India's Supreme Court said Friday that it would hear a last-ditch appeal by a death-row prisoner whose case has renewed questions about capital punishment in the world's second-most populous nation.
The court said it would hear arguments for clemency Monday in the case of Yakub Memon, who is scheduled to be hanged Thursday in connection with a series of bombings that killed hundreds of people in Mumbai, India's financial capital, two decades ago.
Indian authorities say Memon, now 53, assisted the two masterminds of the blasts, who are believed to be hiding in neighboring Pakistan.
An accountant, Memon was convicted of handling finances for the 1993 attack, in which 13 bombs exploded across the city then known as Bombay, killing 257 people and wounding more than 700.
Critics say that Memon, the only person sentenced to death for the bombings, is being made a scapegoat because Indian authorities have been unable to nab the two suspected masterminds: Memon's older brother, Mushtaq "Tiger" Memon, and Dawood Ibrahim.
Ten men convicted of planting the bombs in the Bombay Stock Exchange, luxury hotels, bazaars and other busy areas had their death sentences commuted to life in prison when the Supreme Court ruled two years ago that they were pawns of the main conspirators.
Hanging Memon "will only give the impression that the lone man available among the many brains behind the ghastly act of terrorism is being singled out," The Hindu newspaper wrote in an editorial.
Memon, who fled to Pakistan with his family before the attacks, was arrested in 1994. While Indian authorities said he was captured in New Delhi, Memon said he turned himself in to prove his innocence.
While in custody, Memon reportedly persuaded six family members to return to India from Pakistan to face charges. Three were sentenced to prison for aiding the conspirators.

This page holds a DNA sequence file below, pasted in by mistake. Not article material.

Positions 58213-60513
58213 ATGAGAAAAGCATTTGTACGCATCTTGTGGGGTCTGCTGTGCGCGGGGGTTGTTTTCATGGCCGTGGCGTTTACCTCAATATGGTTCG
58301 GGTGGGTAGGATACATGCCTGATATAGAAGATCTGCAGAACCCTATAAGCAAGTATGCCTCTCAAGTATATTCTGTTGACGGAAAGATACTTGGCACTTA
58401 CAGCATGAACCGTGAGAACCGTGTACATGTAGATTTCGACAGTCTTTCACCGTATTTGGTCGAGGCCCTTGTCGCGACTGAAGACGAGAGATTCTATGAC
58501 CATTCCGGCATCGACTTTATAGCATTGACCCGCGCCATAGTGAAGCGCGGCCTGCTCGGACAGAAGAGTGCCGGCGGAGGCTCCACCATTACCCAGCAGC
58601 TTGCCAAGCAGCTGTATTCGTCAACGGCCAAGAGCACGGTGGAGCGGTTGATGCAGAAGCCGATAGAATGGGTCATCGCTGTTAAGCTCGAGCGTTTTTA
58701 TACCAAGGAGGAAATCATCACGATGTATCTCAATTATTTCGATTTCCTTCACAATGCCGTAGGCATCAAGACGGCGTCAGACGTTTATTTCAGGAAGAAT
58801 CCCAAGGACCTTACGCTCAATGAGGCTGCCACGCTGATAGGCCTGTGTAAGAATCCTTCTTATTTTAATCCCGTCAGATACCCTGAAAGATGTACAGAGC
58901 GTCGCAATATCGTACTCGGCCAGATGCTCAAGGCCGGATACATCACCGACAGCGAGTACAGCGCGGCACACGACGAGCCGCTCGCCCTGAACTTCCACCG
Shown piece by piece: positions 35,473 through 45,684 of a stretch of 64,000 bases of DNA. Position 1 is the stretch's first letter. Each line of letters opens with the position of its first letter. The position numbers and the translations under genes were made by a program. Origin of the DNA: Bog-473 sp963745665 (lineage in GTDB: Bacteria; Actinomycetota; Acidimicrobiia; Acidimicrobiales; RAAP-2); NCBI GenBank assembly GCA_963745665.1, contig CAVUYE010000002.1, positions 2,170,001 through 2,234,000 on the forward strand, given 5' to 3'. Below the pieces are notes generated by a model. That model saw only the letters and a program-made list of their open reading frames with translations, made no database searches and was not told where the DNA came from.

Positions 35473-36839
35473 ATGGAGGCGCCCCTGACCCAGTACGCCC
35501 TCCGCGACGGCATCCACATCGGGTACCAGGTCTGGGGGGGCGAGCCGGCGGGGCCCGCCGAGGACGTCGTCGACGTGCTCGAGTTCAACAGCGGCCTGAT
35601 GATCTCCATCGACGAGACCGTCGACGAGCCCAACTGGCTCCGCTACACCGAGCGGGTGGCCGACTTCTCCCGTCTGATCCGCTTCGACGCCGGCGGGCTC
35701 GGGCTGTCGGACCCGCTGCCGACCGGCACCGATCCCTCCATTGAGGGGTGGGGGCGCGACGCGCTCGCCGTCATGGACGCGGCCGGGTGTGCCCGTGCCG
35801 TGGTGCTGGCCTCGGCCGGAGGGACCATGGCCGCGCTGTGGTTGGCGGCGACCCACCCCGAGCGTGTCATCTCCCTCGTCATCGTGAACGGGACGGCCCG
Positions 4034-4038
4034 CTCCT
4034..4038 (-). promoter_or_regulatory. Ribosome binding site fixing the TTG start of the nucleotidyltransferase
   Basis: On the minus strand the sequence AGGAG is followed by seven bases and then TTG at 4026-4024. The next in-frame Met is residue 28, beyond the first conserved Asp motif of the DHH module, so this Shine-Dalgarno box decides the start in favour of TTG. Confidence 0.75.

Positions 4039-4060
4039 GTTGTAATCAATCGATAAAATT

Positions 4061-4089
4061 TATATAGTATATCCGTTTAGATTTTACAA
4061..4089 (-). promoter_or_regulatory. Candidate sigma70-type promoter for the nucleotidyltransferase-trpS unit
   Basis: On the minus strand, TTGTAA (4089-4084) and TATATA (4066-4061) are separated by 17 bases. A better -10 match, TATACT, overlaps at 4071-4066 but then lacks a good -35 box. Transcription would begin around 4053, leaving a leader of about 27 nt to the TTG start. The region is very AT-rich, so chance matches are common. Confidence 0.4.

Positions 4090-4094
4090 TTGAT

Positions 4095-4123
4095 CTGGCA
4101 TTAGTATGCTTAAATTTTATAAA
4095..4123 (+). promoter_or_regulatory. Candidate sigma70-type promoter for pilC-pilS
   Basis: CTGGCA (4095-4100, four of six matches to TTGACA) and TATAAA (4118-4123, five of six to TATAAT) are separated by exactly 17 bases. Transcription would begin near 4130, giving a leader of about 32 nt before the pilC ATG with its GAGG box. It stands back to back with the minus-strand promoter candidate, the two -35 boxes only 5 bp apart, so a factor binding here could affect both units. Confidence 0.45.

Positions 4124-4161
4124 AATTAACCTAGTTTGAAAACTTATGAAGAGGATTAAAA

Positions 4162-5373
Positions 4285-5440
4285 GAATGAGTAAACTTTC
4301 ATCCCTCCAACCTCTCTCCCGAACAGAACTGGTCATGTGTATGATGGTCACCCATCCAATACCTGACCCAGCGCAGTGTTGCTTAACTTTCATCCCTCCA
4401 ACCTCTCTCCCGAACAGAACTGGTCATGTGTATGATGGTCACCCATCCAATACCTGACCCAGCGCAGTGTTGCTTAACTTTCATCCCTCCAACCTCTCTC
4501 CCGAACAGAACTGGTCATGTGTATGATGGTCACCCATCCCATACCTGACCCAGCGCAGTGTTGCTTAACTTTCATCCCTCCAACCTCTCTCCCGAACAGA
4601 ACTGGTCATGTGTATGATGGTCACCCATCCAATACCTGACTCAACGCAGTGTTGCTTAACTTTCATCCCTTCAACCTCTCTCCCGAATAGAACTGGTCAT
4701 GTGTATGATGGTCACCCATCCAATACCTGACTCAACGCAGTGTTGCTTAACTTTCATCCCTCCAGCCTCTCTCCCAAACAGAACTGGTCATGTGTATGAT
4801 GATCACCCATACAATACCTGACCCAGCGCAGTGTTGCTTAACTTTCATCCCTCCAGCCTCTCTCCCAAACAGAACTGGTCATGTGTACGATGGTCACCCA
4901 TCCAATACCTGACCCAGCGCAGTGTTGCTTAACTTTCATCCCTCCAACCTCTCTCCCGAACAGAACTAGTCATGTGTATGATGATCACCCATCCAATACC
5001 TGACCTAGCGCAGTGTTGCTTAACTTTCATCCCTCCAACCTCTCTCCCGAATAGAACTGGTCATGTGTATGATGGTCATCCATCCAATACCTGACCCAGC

Memon also supplied investigators with what they said was evidence of Pakistan's involvement in the attack, including the names of Pakistani officials who furnished the Memons with travel documents and watched over them in the port city of Karachi. Pakistan denies involvement in the attacks.
"He has been in jail for 20 years and has given the courts some vital information," said Abha Singh, a senior lawyer and activist. "Now if we hang him … the international community will never be in favor of extraditing any terrorist to India."
The bombings were said to be in retaliation for communal bloodletting that began months earlier after Hindu extremists destroyed a mosque in the northern town of Ayodhya. Hundreds of people, both Hindus and Muslims, died in riots in Mumbai and other cities.
Memon's case also has raised accusations that India is quicker to apply the death penalty in terrorism cases, particularly when Muslims are involved.
India did not carry out any executions for nearly a decade until November 2012, when Mohammed Ajmal Kasab, the lone surviving assailant in the 2008 Mumbai terror attacks, was hanged in secret. Months later, Mohammed Afzal Guru, convicted for an attack on the Indian parliament a decade earlier, was also executed.
Four members of the Sri Lankan Tamil Tiger rebels who were convicted in the 1991 assassination of Prime Minister Rajiv Gandhi had their death sentences reduced to life in prison after pressure from political parties in the southern Indian state of Tamil Nadu.
Asaduddin Owaisi, a Muslim lawmaker, said Friday that Memon was being hanged because he was Muslim. A lawmaker from the ruling Bharatiya Janata Party, which has close ties to Hindu nationalist groups, responded that those who don't respect the Indian judiciary can "go to Pakistan."
National Law University in New Delhi recently reported that of several hundred Indians on death row, about three-quarters belonged to religious minorities and underprivileged castes.
Manoj Joshi, a distinguished fellow at the Observer Research Foundation, said the death penalty was beginning to resemble "a whimsical lottery" biased against Muslims.
"Heinous criminals get away with barbaric crimes, terrorists who are politically convenient are given the benefit of doubt, but to make up for it, peripheral players in Islamist terrorist conspiracies feel the full might of the law," Joshi wrote on the Wire, an online news site.
Special correspondent Parth M.N. contributed to this report.